The government was quickly forced into a u-turn and multiplied the amount of offers of support x 10 – we went from pledging to take 400 people seeking refuge, to pledging to offer refuge to over 4,000 people. Since then Uplift members have always taken a strong position on rights and protections for people seeking asylum, people who are undocumented and all who suffer because of the hate of the far-right. 

Uplift’s starting point is that more people like Mary and Tim should be involved in decisions that affect their lives, that politics affects everyone so politics should belong to everyone.

This is a moment to think big and take bold action

This is a truly collective transformational moment in all of our lives. One of the ways we are going to weather this Covid19 pandemic storm is to push harder for the kind of society we clearly so badly need. 

One thing that has crystallised in recent months is how important public health care is, that the people who do essential work to keep us safe deserve the fair and decent working conditions, and that having a safe and secure home to live in is essential to us all.

How we not just recover, but transform after Covid19 boils down to political choices – about who will pay the most, how public services will be improved, how people who work are treated and how communities are supported to thrive.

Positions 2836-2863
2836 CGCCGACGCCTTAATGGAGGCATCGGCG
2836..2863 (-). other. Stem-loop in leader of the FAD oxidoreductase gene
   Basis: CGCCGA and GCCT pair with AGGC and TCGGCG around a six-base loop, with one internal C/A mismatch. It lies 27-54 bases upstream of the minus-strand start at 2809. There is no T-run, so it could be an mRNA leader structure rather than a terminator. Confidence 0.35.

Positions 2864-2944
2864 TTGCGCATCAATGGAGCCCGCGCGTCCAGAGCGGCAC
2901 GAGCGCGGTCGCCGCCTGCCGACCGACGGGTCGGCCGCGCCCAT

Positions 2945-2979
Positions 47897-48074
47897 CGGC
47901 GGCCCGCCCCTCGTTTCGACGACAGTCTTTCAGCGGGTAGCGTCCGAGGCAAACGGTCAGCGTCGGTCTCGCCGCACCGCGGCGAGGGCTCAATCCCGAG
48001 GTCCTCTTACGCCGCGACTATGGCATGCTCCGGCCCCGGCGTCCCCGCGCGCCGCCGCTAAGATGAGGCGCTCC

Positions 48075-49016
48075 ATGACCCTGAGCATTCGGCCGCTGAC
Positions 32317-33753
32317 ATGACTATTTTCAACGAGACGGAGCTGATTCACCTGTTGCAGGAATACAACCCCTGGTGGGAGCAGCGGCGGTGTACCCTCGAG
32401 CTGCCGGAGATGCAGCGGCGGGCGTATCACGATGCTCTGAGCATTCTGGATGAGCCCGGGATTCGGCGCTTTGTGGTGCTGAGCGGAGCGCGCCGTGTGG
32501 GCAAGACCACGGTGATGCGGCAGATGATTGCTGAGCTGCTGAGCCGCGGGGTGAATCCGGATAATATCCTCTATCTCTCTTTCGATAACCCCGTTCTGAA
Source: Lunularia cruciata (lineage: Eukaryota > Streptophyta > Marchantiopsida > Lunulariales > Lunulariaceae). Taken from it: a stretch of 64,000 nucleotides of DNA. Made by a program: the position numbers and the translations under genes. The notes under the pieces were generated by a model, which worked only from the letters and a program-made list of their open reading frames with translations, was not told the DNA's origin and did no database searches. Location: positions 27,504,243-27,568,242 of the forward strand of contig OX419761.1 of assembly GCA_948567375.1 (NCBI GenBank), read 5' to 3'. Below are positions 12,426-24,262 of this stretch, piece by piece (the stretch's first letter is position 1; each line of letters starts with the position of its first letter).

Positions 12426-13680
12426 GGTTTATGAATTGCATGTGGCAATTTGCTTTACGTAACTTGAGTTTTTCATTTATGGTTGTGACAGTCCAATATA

These are choices that have yet to be taken, but they lay before us. The groundwork has been laid –  private hospitals taken into public control temporarily, a raised pay support for people who have lost their income, a freeze on rent increases and evictions. 

But if history has taught us anything it’s that there are always going to be vested interests that take our country in dangerous directions.

That’s why Uplift members are working even harder than ever, joining forces to think big and bold, being vigilant, getting organised, turning frustration into action and not wasting any time in shaping the Ireland we want to be coming out of Covid19 pandemic. 

The drumbeat of hope is growing – slow, steady, getting louder.

Siobhán O’Donoghue

Founding Director